Prevention, Health and Wellness
Preventative care costs 90% less than treatment for illness and injury. It is also our number one tool in preventing disease, prolonging life and improving the quality of life of your pet.
According to research, one out of every three dogs have preventable internal parasites. Obesity is the largest threat to the health of our nation’s pets. Diabetes, joint and other orthopedic issues that are largely preventable and seeing an explosive rise.
According to a recent survey 62.7 percent of golden retrievers and 58.9 percent of Labrador retrievers are overweight. Nationally, 52.5 percent of all dogs and 58.3 percent of cats are over their optimal weight.
These conditions are leading to expensive medicals treatments and procedures that could be prevented and are much less expensive to treat through a good health and wellness practices.
The 5 Focuses of Preventative Care
Our philosophy on veterinary care is four simple words: compassion, choice, prevention and care.
Physical Exam and Screening: Annual and for senior pets, semi-annual checkups give us the opportunity to detect and treat disease early, before they become life threatening. Pets age so much faster than we do, so disease and debilitating conditions come on faster as well. Sometimes making small changes early on with disease states can make a huge difference in the health of a pet.
Parasite Control: Fleas, mosquitos, ticks, lice and internal parasites don’t just create discomfort for your pet, they are a common source of disease as well. Your pet’s lifestyle and exposure are also important considerations in managing your pet’s exposure to potential infection. For example, colorado is rated a moderated risk for tick born disease and the risk for heartworm in our state is increasing each you. Parasites can also be zoonotic, meaning transference to humans, so in situations where there are children or elderly members of the family living at home, the importance of pet parasite control is magnified. The good news is that exposure to parasites is managed very effectively through various prevention, screening and treatment options.
Dental Care: The most common illness for dogs and cats is periodontal disease. Bacteria get in the tissue that surrounds and supports the teeth causes infection, which can lead to more serious health problems such as heart, liver, lung, and kidney disease. Periodontal disease starts out as plaque and if left untreated becomes calcified forming tartar. Plaque and calculus lead to gingivitis, an inflammation of the gums causing them to become painful, red, swollen and bleed easily. As plaque and calculus develop on both the exposed surfaces of the teeth or underneath the gum line, professional cleaning will be needed to help manage it. Proper dental care reduces periodontal disease and is a vital part of the health and wellness of your pet.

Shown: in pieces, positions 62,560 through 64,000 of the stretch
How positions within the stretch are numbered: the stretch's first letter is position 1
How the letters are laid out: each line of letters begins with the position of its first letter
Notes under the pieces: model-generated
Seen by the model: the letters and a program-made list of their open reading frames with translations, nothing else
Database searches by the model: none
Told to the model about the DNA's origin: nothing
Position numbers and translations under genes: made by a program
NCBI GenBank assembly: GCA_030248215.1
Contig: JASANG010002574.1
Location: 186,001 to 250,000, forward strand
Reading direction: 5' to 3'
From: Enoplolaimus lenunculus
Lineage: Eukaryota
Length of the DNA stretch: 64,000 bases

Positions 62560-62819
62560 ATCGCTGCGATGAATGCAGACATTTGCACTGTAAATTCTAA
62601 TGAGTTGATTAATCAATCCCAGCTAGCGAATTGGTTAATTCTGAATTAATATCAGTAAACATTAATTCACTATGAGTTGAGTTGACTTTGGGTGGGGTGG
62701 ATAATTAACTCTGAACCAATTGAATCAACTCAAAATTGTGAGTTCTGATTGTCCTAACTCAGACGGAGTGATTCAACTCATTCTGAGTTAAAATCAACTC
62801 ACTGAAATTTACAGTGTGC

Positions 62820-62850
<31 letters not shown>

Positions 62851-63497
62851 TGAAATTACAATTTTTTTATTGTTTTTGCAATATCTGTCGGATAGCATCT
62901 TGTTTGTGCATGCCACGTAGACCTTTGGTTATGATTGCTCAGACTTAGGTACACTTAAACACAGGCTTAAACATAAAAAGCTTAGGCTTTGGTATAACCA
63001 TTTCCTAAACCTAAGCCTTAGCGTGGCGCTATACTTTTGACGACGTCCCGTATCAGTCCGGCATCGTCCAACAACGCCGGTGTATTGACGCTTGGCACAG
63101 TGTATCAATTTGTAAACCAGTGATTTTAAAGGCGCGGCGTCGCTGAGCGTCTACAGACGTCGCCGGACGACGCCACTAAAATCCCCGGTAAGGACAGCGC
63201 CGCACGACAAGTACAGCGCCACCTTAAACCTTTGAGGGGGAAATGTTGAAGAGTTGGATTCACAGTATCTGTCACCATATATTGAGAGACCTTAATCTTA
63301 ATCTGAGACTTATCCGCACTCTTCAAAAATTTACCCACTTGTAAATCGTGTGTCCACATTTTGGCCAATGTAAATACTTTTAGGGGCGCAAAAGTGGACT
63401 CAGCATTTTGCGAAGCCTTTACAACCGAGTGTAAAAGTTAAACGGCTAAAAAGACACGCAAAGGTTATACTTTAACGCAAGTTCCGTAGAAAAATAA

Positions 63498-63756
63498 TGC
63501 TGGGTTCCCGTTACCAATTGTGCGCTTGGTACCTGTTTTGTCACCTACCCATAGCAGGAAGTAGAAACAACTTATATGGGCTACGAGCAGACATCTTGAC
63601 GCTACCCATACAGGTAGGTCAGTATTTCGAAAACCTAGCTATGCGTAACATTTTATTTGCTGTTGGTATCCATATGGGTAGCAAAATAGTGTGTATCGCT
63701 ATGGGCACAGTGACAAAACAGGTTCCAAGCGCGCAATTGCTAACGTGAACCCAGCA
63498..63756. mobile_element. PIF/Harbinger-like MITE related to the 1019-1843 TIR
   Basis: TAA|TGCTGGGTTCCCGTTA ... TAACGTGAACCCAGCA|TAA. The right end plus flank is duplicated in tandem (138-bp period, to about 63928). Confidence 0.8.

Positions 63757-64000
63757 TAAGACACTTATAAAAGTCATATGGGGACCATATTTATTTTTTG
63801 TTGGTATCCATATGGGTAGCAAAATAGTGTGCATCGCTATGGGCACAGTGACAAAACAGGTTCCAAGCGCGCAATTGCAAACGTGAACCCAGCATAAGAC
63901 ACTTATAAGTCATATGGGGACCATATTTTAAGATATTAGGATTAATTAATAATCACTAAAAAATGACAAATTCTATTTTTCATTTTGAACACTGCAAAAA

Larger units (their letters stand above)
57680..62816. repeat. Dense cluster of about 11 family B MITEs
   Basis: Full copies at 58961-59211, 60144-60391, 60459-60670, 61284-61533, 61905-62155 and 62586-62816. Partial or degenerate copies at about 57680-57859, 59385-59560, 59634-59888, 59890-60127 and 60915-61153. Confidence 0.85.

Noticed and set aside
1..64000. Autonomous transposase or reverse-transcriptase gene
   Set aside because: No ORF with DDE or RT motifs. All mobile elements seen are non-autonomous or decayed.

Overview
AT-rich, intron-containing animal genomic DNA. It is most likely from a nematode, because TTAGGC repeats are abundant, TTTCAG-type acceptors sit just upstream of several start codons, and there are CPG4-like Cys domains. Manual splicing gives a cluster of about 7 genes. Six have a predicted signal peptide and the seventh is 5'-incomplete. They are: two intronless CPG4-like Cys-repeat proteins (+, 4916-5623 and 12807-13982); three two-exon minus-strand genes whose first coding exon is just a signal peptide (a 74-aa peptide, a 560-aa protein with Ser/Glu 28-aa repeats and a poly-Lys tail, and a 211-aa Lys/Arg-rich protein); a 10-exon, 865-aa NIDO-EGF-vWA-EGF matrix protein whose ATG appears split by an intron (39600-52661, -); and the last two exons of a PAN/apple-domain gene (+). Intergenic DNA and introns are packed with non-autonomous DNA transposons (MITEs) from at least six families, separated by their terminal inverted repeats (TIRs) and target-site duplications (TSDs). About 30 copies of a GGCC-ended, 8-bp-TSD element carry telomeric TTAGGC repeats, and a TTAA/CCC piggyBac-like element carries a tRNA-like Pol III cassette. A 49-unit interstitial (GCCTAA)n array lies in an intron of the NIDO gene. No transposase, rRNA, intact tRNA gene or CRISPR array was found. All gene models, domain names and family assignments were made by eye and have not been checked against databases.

Nutrition: Nutrition may be the most underserved and misunderstood segment of the veterinary medicine. Yet, it is one of our greatest tools in combating disease. Unfortunately, good, accurate information on nutrition has remained a neglected segment of education in veterinary schools, funding and research. As a result, there is a lack of good, consistent information and advice on nutrition. We focus on helping clients understand their choices and how to read labels. More important than anything else, nutrition needs to adjust based on your pet’s health, breed and age. Some companies are, unfortunately, reckless in their marketing and convince clients to do things that are just not healthy for their pets.
Weight Management: Keeping your pet’s weight in check has the same benefits that it does for us. Pet weight problems are easy to treat, so there’s no reason to wait. Left ignored, a pet’s weight can lead to a host of health problems, from arthritis, heart disease, diabetes to skin and joint problems. Your pet’s weight has a direct impact on his or her health. We have some of the best tools and techniques to help you with your pet’s weight management.
There is a common misperception that veterinary care is highly profitable. The reality is that the average profit margin of a veterinary practice is 8 to 12 percent. There are times when people avoid coming to us because they can’t afford care. It’s important to us that pet’s get proper. If you have challenges affording care, talk to a doctor or manager and we will discuss various options. We don’t want your pet to miss out on an opportunity to get the care they need and deserve.